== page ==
In the Cambridge Folk Scene of the early 60s, Eric Von Schmidt was the MAN! He was the Alpha and the Omega, the trailblazer and the trendsetter, the mover and the shaker, the guy without whom….. Heck, he was so important Dylan name checked Eric on his debut album. I think this was Bob way of trying to grab on to a little of the Von Schmidt credibility. Dylan also payed sly tribute to Eric several times later on. We’ll get to a couple of those.
Visit the Von Schmidt Wikipedia page for the biographical details so we can jump right into the music.
In 1961 Von Schmidt shared an album with Rolf Cahn for Folkways. Talk about instant credibility. Here was Moses Asch, the man with the most trusted tastes in the folk revival, saying you were important enough to record on his record label. This album was the first recording of Eric’s version of “Wasn’t That a Might Storm” but that song turns out to be so damn interesting that I’m going to do a separate post about it. (Maybe tomorrow….) So instead, let’s listen to “Grizzly Bear” a song that Dylan featured on his Theme Time Radio Hour (Season 3, Episode 22.)
In January of 1963 Eric fetched up in London in the company of Richard (Dick) Farina. There they recorded an album over two days in the basement of Dobell’s Record Shop. They were joined on the album by fellow Americans Ethan Signer and Blind Boy Grunt. Ethan had been in England with the Charles River Valley Boys and had stayed behind when Bob Siggins and Clay Jackson returned to the states. (You can read about the CRVBs in London here, And yes, Blind Boy Grunt was Bob Dylan using his favorite pseudonym.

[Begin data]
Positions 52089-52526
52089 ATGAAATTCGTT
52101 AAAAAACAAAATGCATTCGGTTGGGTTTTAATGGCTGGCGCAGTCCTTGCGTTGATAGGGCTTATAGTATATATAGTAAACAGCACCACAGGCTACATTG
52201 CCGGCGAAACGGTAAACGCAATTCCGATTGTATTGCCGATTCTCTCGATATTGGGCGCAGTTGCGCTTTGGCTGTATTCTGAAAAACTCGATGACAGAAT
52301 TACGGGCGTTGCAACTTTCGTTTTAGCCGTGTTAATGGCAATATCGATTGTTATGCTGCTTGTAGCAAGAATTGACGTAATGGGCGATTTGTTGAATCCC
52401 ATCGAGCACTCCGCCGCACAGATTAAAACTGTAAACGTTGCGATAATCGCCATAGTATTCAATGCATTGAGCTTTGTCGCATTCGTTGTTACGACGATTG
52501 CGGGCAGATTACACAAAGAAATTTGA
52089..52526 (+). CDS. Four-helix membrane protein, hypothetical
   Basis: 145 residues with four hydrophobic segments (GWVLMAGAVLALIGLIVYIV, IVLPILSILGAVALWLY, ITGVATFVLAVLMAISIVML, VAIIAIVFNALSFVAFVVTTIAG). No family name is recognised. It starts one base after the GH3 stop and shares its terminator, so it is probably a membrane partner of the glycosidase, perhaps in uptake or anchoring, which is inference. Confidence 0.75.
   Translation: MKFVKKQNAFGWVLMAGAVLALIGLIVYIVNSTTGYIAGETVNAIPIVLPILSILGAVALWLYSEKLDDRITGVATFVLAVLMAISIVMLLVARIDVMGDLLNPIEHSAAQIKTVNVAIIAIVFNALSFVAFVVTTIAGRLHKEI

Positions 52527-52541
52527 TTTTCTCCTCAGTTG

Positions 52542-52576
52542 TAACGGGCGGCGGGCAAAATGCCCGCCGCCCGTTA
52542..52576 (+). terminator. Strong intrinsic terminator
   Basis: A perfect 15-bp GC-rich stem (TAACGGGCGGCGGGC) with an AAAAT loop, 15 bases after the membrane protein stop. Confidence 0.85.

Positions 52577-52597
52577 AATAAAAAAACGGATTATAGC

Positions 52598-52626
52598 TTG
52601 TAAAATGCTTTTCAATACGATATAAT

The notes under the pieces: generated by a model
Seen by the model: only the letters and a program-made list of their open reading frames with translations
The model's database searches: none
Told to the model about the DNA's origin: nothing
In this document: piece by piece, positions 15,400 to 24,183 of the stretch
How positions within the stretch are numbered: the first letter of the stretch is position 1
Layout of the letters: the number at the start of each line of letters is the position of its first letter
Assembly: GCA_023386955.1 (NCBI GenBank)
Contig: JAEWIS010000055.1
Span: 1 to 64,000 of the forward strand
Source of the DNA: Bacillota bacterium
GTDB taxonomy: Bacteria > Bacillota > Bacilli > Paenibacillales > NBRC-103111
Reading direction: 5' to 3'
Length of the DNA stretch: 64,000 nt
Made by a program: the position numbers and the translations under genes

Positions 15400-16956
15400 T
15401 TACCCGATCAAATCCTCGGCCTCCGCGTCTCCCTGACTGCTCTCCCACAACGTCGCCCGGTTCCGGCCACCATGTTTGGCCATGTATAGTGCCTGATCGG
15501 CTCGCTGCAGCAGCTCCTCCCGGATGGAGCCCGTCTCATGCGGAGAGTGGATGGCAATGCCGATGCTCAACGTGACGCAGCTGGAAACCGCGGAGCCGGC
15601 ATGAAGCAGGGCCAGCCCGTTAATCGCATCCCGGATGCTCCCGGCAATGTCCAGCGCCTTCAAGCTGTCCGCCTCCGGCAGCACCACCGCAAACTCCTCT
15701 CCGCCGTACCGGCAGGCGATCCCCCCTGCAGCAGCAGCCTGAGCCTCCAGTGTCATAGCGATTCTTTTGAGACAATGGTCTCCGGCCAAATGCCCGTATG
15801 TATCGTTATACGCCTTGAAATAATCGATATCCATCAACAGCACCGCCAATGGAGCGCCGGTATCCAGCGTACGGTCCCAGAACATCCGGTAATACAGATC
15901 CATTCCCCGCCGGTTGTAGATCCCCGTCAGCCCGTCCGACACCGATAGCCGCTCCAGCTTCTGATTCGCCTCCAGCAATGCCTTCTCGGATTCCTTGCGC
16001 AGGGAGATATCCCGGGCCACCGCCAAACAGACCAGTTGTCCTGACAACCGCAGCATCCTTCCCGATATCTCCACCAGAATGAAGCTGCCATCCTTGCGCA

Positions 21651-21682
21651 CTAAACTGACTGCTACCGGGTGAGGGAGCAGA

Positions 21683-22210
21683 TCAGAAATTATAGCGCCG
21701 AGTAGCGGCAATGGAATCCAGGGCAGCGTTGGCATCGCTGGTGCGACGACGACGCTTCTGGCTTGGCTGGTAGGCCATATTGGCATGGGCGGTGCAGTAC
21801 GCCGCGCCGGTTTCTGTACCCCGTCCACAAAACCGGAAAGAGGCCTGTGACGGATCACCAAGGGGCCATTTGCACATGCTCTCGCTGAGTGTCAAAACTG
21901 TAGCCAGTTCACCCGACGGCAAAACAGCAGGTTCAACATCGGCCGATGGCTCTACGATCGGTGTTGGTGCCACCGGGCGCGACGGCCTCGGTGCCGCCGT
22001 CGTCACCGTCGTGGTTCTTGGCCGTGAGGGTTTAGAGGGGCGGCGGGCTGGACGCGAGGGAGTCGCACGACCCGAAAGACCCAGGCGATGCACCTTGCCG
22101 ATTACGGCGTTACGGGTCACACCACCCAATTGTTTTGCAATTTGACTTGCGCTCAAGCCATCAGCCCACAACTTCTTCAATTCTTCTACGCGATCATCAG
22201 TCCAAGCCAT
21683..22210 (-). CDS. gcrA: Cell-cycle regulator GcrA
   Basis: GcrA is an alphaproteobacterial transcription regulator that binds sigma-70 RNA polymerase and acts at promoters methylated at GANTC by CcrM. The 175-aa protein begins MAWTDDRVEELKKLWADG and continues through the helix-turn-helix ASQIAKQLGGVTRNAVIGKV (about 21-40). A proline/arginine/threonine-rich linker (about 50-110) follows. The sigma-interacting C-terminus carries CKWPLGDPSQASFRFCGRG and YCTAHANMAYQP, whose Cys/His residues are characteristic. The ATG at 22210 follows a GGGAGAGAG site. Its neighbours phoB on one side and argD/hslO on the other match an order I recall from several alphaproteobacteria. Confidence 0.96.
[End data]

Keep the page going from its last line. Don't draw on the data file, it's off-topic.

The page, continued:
That year Joe Boyd was, briefly, working for the Prestige record label and was running around Cambridge getting everyone with a guitar signed to contracts for the label. Eric’s first for Prestige was an overpowering collection of his version of traditional songs, and blues. He’s backed on this album by Fritz Richmond, Geoff Muldaur and Bob (Robert L.) Jones.
Dylan pays another tribute to Eric, and this album, on the cover of his “Bringing It All Back Home.” There are several album jackets displayed, and Eric’s is prominent right in front of Bob.
Pathways of Sound was a small record label, with a small office, right there in the center of Harvard Square. Some time in 1963 Eric co-produced, with label owner Joe Berk, a collection of songs from many of his friends. Folks like Ramblin’ Jack Elliott, Caroline Hester (at the time married to Eric’s friend Dick Farina,) Jackie Washington and Rolf Cohn. In addition to producing, Eric contributed the cover, four solos and this duet with Caroline Hester. Eric also illustrated a companion song book for Pathways of Sound called “Come For to Sing, An Illustrated Book of Folksongs.”
[I’m still digitizing the LP. I promise I’ll put the sound file right here]
By 1964 Joe Boyd had left Prestige and joined Elektra Records, leaving all the folks he’d signed in Cambridge to record their contractually required second albums without the promised label support. All, that is, except Geoff Muldaur, who, it turned out, hadn’t been of legal age when he signed to Prestige. Being a low pressure situation (no matter how well it sold there would never be a third album for Prestige) Eric recorded his first album of originals, including “Joshua Gone Barbados” later recorded by Tom Rush (who at the time could be considered not so much an Eric clone but more of a Von Schmidt disciple.) and, oh yeah, it was also recorded by that guy Dylan. Sam Charters produced, Geoff Muldaur contributes guitar and sings a bit, Mel Lyman plays harmonica.
[Once again, sound file to come. I’m workin’ on it….]